Dark Reading is part of the Informa Tech Division of Informa PLC

This site is operated by a business or businesses owned by Informa PLC and all copyright resides with them.Informa PLC's registered office is 5 Howick Place, London SW1P 1WG. Registered in England and Wales. Number 8860726.

Vulnerabilities / Threats //

Insider Threats

3/25/2019
01:30 PM
50%
50%

IT Leaders, Employees Divided on Data Security

Execs and employees have dramatically different ideas of how much information is being lost and why - a gap that puts enterprise data in grave danger.

Management and employees have dramatically different views of how risky employee behavior can be. According to the results of a new security survey released today, that gap puts enterprise data in grave danger.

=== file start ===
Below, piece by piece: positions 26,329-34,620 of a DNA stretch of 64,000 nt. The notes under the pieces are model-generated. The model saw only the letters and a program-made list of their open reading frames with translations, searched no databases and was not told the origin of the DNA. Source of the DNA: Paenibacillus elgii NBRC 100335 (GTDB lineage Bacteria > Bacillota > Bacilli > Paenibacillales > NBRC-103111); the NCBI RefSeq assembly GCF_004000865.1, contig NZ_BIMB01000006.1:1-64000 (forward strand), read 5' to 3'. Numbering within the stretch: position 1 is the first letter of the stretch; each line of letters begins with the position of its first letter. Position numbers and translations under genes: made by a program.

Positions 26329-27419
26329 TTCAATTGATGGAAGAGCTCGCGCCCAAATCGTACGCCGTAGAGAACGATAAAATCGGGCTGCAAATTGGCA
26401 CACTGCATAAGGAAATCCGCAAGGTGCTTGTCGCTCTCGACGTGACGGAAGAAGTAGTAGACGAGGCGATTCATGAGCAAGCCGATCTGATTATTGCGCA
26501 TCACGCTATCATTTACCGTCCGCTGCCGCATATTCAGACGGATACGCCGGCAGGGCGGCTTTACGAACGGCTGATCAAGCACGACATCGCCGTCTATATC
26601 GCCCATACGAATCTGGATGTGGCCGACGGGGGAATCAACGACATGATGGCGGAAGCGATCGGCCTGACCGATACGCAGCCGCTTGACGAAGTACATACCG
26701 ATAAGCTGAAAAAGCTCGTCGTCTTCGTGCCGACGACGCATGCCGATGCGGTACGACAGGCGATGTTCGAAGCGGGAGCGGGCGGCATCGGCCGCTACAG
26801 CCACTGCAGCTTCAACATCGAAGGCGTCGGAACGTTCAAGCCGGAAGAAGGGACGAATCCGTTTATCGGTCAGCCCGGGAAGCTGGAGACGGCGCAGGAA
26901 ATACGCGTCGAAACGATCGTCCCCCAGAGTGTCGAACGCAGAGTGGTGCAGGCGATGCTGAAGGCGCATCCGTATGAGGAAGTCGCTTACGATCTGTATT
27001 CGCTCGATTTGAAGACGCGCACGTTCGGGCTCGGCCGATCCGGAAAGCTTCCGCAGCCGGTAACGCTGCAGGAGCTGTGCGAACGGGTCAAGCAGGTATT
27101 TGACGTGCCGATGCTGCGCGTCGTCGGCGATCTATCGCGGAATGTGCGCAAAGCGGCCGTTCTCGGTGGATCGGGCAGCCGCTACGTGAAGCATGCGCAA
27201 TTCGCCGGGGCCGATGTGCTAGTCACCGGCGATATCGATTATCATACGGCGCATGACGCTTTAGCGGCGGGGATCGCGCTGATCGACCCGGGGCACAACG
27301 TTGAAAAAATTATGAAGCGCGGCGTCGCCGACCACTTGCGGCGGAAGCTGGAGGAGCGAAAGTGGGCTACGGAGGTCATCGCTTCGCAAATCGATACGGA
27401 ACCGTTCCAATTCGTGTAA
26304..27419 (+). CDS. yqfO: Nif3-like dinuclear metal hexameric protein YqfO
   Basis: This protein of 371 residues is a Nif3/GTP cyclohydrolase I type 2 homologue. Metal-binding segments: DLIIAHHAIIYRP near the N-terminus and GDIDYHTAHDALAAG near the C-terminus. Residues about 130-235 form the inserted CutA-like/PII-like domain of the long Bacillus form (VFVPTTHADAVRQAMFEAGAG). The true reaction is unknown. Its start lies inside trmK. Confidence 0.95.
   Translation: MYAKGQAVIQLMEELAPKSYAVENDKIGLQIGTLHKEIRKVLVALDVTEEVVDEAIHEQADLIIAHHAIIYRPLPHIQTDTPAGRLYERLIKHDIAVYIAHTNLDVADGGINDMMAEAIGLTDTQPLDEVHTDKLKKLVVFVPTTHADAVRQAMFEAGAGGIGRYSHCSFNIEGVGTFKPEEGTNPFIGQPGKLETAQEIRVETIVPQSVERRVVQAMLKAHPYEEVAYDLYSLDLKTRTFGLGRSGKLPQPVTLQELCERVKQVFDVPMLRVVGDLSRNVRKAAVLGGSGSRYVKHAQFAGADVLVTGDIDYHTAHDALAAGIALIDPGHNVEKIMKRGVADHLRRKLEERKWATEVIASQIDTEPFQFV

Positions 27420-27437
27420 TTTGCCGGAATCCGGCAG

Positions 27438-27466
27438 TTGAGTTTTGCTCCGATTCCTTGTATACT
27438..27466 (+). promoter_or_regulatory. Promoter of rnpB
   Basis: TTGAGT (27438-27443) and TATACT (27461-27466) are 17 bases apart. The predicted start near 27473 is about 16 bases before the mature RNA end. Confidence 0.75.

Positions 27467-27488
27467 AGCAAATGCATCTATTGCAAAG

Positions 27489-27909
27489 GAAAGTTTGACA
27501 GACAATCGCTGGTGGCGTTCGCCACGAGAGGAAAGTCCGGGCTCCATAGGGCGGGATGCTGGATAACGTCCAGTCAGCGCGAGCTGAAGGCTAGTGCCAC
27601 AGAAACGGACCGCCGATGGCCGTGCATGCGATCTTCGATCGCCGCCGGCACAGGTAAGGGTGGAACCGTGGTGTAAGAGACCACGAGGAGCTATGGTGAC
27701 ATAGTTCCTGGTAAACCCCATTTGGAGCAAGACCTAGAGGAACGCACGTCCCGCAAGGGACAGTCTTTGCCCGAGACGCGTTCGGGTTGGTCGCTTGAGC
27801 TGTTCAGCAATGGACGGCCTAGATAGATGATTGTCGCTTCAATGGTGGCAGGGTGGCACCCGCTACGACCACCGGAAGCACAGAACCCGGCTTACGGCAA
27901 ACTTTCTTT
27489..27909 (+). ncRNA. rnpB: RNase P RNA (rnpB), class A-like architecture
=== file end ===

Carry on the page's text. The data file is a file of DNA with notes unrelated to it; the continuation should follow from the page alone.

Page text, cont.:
The survey, conducted by Opinion Matters and sponsored by Egress, includes the views of more than 250 IT leaders and more than 2,000 employees from the US and UK. It found more than three-quarters of the executives believe employees have accidentally put company data at risk in the past year. When employees answered the same question, 92% said they had not done anything to put data at risk.

When it comes to intentional breaches, the division is no less stark. Sixty-one percent of IT leaders said employees have maliciously put company data at risk, while 91% of employees said they've done no such thing. This kind of divide – in which employees are unaware of, or unwilling to admit their roles in, data loss – poses a particular challenge to IT leaders trying to educated their employees about good security practices.